Another near Miss on Trade Wars By: Gabriel PotterMBA, AIFA® 2018.09.13

“Here is one phrase the airlines apparently just made up:  “near miss”. 

When two planes almost collide, they call it a “near miss”. 

It’s a near hit!

A *collision* is a near miss.”

-George Carlin


I’m getting exhausted reviewing about the constant negotiations, posturing, re-negotiations, escalations, threats, and counter-threats on trade policy between the US and its trading partners.  On one hand, we should remind ourselves that the debate is still mostly about optics – the actual combined dollar values haven’t been very substantial.  It’s true that the some trade has been impacted; several news outlets have reported on blocked cargo shipments – metals and agricultural products - stuck in naval barges or on receiving docks waiting for new tariff calculations to settle (or the economics of previously established deals to be renegotiated).  On the other hand, for all the bluster with China, their trade surplus with us is hitting record highs while US is facing record deficits.  Forbes reports that the threat of impending trade wars has forced China to accelerate current inventory swaps to avoid running afoul of future trade restrictions.  The latest threat of Chinese “mega-tariffs”, projected in the $200 to $500 billion range - once you account for both sets of proposals from the White House - could impact global economic growth and overall health, but so far it’s all a vague threat without any timetable.  Thus far, our economy has managed to thrive despite all the threats, driven by additional deficit spending through tax cuts and increased consumer & business confidence.  The divide between the rhetoric and reality has never been so high; it’s impossible to accurately gauge how seriously to take any threat when trade policy is so amorphous.  Moreover, if Bob Woodward’s book is to be believed, national advisors have hid papers from the President’s desk which, if signed, could have cut trade agreements with our allies.  Whether that anecdote is true, we have no way of knowing.  Optimistically, we would like to believe decisions on global trade are being considered in a sober, thoughtful way.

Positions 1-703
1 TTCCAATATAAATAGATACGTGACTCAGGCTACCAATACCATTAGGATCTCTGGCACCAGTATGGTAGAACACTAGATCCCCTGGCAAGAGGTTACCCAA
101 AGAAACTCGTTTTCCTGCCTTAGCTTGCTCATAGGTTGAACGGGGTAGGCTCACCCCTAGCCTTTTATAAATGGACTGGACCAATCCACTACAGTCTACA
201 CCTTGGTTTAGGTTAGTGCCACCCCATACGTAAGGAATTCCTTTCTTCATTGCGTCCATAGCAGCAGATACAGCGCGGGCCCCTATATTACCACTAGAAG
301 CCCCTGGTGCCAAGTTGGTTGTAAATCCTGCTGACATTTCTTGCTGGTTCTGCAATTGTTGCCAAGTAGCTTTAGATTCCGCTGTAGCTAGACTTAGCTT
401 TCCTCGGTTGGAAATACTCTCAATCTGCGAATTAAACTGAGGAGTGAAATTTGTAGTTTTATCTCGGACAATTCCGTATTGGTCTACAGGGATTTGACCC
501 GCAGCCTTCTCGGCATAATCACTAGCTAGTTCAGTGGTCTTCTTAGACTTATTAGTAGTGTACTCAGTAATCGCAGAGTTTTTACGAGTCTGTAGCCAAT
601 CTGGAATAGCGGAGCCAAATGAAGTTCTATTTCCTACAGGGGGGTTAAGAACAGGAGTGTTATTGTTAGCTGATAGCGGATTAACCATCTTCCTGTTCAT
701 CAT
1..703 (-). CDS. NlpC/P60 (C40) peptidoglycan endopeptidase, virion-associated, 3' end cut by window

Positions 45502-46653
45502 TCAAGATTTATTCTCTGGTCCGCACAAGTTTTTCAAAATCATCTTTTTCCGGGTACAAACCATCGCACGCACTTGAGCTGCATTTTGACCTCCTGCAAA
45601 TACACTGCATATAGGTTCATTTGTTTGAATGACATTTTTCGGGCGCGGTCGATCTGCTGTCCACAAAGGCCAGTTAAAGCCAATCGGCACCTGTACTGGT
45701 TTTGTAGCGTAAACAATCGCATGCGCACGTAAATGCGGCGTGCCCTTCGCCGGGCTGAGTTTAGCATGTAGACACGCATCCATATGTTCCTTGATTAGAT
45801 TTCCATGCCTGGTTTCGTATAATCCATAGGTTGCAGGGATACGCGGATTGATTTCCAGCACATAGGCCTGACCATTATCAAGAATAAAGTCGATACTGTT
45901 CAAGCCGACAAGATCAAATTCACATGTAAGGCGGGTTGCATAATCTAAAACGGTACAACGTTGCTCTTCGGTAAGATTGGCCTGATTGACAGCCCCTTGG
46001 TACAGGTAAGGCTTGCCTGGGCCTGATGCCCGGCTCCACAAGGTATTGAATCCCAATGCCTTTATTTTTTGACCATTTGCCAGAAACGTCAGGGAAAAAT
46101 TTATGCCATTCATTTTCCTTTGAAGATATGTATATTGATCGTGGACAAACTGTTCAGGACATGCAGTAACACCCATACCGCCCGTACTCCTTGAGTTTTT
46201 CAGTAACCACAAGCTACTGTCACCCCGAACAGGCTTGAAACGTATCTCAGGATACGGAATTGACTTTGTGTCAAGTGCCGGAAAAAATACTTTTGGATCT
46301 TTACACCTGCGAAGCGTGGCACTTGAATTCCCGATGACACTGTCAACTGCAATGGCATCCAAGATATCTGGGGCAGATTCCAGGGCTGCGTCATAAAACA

Gabriel Potter

Gabriel is a Senior Investment Research Associate at Westminster Consulting, where he is responsible for designing strategic asset allocations and conducts proprietary market research.

An avid writer, Gabriel manages the firm’s blog and has been published in the Journal of Compensation and Benefits,...

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